Since the coboundary matrix is the anti-transpose of the boundary one (i.e. an element in position is sent to position ), Algorithm 1 performs the standard column reduction on the coboundary matrix. Indeed, for a reduced matrix , if and only if in its anti-transpose . Thus, Lemma 2.3 provides an alternative proof of the correctness of the standard persistence algorithm in cohomology, result originally showed in [12].

The running time of Algorithm 1

is at most cubic in the number of simplices, as it is for the standard persistence algorithm. We now refine this estimate a little.

###### 2.5.

Computational costs of the reduction. In [13], it is shown that the running time of the inner (i.e. while) loop in the standard persistence algorithm for the column , representing a -simplex and whose pivot is in row , is . If is positive, i.e. at the end of the reduction column is trivial, then the cost is higher: . When reducing the coboundary matrix via column operations, as in [2, 12], the running time becomes , where is the number of cofaces of the simplex , and the cost of reducing a positive column is . When reducing the boundary matrix via row operations, as in Algorithm 1, the running time of the inner loop in Algorithm 1 for the row , representing a simplex and whose pivot is in column , is . Note that, if is negative, i.e. row becomes zero at the end of the reduction, then the cost is , where is the number of rows. Thus, using row operations, the negative rows are the more expensive to reduce, dually to what happens when reducing by columns.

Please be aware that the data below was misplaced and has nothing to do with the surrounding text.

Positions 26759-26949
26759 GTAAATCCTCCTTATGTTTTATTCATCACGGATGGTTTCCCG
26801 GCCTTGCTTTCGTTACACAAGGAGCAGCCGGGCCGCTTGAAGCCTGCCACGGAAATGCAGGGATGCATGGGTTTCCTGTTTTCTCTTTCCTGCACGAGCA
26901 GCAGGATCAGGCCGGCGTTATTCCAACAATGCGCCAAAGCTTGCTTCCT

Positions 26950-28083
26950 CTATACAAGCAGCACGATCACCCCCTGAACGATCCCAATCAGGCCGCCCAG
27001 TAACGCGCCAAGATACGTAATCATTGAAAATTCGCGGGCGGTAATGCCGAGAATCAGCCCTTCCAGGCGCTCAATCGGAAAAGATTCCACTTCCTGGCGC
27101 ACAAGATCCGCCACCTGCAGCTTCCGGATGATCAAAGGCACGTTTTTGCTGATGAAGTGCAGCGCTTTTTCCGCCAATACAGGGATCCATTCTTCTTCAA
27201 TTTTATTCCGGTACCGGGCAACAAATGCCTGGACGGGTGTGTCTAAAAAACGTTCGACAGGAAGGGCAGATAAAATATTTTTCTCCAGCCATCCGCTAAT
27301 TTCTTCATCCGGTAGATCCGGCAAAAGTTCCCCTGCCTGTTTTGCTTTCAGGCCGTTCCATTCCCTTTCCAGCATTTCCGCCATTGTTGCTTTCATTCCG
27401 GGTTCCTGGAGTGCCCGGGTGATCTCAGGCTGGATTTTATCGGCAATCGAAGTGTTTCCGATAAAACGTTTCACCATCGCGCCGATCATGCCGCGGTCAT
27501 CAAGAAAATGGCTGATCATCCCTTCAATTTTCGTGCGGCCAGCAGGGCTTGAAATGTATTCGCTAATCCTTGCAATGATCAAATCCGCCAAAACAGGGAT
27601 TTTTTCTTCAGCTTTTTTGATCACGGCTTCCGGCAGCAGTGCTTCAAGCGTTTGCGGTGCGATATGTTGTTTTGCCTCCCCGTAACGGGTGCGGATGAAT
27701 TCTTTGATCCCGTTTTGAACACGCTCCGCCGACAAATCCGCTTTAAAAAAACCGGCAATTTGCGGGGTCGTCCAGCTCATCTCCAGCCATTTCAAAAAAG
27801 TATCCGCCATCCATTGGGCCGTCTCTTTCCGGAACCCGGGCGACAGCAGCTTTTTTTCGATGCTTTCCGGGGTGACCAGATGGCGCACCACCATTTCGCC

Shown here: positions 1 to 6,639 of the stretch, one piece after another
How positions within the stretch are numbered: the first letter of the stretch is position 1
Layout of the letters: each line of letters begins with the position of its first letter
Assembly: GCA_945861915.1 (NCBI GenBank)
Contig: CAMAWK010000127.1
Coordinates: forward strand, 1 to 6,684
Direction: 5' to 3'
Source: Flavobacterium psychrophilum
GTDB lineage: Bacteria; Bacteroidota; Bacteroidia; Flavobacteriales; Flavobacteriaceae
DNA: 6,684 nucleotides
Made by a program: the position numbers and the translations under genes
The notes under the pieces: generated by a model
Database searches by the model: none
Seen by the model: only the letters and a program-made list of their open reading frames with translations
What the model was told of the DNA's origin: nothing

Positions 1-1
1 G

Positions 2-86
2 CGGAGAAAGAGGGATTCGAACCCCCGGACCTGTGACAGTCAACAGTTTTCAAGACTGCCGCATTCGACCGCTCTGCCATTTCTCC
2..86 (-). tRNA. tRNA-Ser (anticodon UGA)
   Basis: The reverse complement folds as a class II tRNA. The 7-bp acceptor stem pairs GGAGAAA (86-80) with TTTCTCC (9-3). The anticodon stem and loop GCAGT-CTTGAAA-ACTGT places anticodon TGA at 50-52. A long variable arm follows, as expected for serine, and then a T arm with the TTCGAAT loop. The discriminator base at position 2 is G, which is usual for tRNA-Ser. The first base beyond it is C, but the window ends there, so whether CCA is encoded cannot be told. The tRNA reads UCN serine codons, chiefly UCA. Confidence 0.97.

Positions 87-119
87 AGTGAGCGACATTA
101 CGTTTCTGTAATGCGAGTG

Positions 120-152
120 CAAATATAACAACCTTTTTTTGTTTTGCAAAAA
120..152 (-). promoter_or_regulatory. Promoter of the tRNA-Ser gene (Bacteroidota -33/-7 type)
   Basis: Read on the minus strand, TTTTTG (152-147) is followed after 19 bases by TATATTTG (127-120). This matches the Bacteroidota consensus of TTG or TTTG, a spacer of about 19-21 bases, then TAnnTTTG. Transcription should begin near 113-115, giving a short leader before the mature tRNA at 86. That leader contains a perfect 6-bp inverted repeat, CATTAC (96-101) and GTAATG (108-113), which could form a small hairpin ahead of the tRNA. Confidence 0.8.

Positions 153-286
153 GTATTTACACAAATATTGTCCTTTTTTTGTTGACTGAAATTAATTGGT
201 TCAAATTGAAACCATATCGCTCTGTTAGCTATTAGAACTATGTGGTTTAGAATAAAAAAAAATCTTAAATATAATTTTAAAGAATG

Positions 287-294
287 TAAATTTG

## 3 Clear and compress

We now recall two standard runtime optimisations from [3, 9], and show their duality using row and column reductions. Similar observations can be found in [7].